Game Info:

Danger Zone 2
Developed By: Three Fields Entertainment
Published By: Three Fields Entertainment
Released: July 13, 2018
Available On: PS4, Windows, Xbox One
Genre: Racing
ESRB Rating: E10+ for Everyone 10 and up: Mild Violence
Number of Players: 1 player offline
Price: $19.99

You ever have one of those days where people are just driving so terribly, that you imagine in your mind crashing into them and causing lots of destruction? Well if you do, there are remedies to that, such as talking to a therapist or psychotherapy. Are those methods too expensive for you? Luckily, video games exist where you can take out all that stress on polygons and pixels with Three Fields Entertainment’s Danger Zone 2.

Danger Zone 2 is the sequel to 2017’s Danger Zone, made by ex-Criterion developers, mostly known for their entries in the Burnout series. Danger Zone 2 takes inspiration from Burnout’s Crash mode, where the objective is to crash into oncoming traffic and deal as much vehicular damage as possible, earning medals to progress. Like Crash mode, Danger Zone 2 has various effects and power-ups to cause even more destruction. Some of these abilities and power-ups consist of the Smashbreaker, which makes your car explode in a rather spectacular fashion, and a blue lightning bolt which greatly accelerates your vehicle.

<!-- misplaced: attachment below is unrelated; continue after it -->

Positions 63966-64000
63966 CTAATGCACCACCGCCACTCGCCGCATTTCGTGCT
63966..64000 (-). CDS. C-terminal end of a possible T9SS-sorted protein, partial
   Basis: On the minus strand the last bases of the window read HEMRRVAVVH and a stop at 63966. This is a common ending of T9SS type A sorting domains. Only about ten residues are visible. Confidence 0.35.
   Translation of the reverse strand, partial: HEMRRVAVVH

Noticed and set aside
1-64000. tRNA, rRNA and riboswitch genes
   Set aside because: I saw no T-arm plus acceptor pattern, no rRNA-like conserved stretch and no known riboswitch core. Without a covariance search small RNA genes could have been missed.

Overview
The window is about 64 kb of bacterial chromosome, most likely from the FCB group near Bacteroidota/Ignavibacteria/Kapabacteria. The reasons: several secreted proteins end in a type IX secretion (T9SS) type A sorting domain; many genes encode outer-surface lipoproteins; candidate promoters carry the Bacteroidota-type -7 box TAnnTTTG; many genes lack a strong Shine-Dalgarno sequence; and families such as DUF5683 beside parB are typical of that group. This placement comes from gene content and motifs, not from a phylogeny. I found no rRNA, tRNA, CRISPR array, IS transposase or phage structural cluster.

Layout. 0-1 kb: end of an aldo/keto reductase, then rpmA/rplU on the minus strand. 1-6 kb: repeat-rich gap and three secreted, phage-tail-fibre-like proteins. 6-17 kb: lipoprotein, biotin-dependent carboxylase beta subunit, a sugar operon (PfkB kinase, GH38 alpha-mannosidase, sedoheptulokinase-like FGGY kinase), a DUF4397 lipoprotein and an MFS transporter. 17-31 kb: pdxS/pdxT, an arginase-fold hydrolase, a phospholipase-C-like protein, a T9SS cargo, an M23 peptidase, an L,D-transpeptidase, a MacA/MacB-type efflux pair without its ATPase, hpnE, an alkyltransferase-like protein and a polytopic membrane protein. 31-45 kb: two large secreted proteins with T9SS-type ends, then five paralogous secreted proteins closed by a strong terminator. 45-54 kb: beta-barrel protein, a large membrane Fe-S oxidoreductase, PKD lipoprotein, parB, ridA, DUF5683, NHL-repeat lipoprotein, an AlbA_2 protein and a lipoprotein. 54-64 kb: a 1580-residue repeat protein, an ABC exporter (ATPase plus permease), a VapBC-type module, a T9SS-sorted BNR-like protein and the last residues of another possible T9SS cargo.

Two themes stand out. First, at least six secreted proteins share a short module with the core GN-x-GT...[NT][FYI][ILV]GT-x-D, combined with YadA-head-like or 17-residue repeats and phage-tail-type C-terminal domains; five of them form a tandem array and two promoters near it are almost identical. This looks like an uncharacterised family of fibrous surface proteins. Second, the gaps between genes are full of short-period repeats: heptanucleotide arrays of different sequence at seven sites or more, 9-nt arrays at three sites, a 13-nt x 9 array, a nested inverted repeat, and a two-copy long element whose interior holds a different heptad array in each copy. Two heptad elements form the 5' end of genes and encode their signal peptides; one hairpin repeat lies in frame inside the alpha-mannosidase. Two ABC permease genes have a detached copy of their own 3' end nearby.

The previous Danger Zone took place in a rather bland and boring looking crash test facility, which grew tiring on the eyes. Thankfully, the developers took notice of this and made Danger Zone 2 take place in the open world, hosting various locations within the United States, the United Kingdom, and even Spain. Due to the sequel taking place on the roads of the Earth, there are now optional mini-objectives in each mission added to the task of reaching the blast zone. These mini-objectives do a nice job adding some variety and some of them are quite engaging. If any of the mini-objectives are completed, you earn a guaranteed bronze medal, which is required to unlock the next mission, but you still need to reach the crash zone intact.

Danger Zone 2

Strong Points: Much more variety than its predecessor; Game is way more forgiving with its scoring system.
Weak Points: Still doesn’t have any music; due to the new mechanics, the collision physics can be wonky; a rather short game if you’re not a score fanatic.